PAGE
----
Germanic, not Italianite
Larry VanDeSande | Mason, Michigan United States | 03/26/2004
(4 out of 5 stars)
"Conductor and singer Herbert Handt discovered the Rossini Messe di Gloria, composed about 1820, and recorded it in 1976 with a memorable cast on a Philips LP. The record was well-liked by critics and fans alike.
The first edition of Penguin Guide called it, "fascinating and invigorating" saying it "contains much new to charm us. The performance is lively and well-sung." It briefly made one appearance on CD about 1993 but apparently did not do so well, fading from sight almost immediately. It has never returned to circulation and is not likely to in the future.
Defying his English roots, Handt acted completely Italian in the production. He was more than ably assisted by soloists Margherita Rinaldi, Ameral Gunson, John Mitchinson, Jules Bastin and Italian tenor Ugo Benelli, whose high C in the Qui Tollis section has still not been achieved in subsequent recordings by Marriner and Accardo.
Now comes this German recording by a group called the European Festival Orchestra and a choir from Wurttemberg, all directed by a young fellow named Wilhelm Keitel. I didn't have high hopes for this but was pleasantly surprised by the singing and fine recording.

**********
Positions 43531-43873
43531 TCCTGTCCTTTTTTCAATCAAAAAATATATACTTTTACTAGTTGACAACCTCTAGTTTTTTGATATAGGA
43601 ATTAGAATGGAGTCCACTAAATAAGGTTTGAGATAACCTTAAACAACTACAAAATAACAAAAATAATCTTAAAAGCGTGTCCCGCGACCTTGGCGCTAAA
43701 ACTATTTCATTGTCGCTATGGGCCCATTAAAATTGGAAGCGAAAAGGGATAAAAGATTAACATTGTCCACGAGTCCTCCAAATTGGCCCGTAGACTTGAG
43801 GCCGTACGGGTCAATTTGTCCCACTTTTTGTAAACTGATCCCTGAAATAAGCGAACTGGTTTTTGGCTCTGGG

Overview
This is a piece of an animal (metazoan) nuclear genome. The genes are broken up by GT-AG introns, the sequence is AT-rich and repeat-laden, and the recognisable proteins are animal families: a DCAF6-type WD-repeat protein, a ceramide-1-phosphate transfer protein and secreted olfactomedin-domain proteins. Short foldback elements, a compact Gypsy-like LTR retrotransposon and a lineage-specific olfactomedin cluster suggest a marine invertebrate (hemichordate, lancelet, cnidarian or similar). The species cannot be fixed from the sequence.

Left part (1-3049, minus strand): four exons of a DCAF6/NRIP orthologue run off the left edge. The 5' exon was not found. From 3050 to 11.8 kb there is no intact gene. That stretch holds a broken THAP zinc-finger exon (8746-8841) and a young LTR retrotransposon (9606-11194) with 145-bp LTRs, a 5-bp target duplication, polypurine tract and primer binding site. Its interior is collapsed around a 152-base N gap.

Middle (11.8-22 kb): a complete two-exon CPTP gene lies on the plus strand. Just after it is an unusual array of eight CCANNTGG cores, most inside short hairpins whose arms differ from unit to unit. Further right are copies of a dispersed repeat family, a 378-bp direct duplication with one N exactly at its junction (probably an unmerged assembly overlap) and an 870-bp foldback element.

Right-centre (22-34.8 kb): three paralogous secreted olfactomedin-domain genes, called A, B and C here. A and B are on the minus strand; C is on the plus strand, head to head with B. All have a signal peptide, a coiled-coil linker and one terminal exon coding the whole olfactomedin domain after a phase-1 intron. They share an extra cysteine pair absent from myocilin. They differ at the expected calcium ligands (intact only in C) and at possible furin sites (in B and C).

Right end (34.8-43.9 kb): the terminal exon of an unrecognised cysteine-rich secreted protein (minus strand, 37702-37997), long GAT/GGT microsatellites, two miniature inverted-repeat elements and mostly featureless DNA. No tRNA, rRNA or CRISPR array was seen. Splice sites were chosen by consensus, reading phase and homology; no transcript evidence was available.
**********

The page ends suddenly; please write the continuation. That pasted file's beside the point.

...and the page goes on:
All the soloists do very well in this recording and the DDD recording from 2000 is miles ahead of the quarter-century old recording I have of Handt's version, which was originally on reel-to-reel tape, then transferred to cassette, then burned as a CD. Even though this was done on high quality equipment, the transition of analog to analog to digital lost something in the process. Still, my my home CD sounds good -- especially since a Philips version is no longer available.
But this job by Keitel and his German forces (the soloists are American, Swiss, Italian and German, according to the English and German notes) is very good sounding and competitve with the earlier recordings by Marriner and Accardo, both of which tried to capture Handt's Italianate flavor and magic but failing to do so by a mile.
This new contender doesn't pretend to be Italian. In fact, it acts like it doesn't like Italians, like this is Rossini a la Bach! That was hard to take on first hearing, but repeated listening has shown the other virtues of this recording, not least of which is the wonderful sound.
If you like Rossini or choral music, you probably will enjoy this. It is more a curiosity than a touchstone of the genre, but at Arte Nova's price you won't be out much even if you think you made a mistake. And if you like this but want more Italian fervor, try one of the other available recording by Accardo, which is still available in England."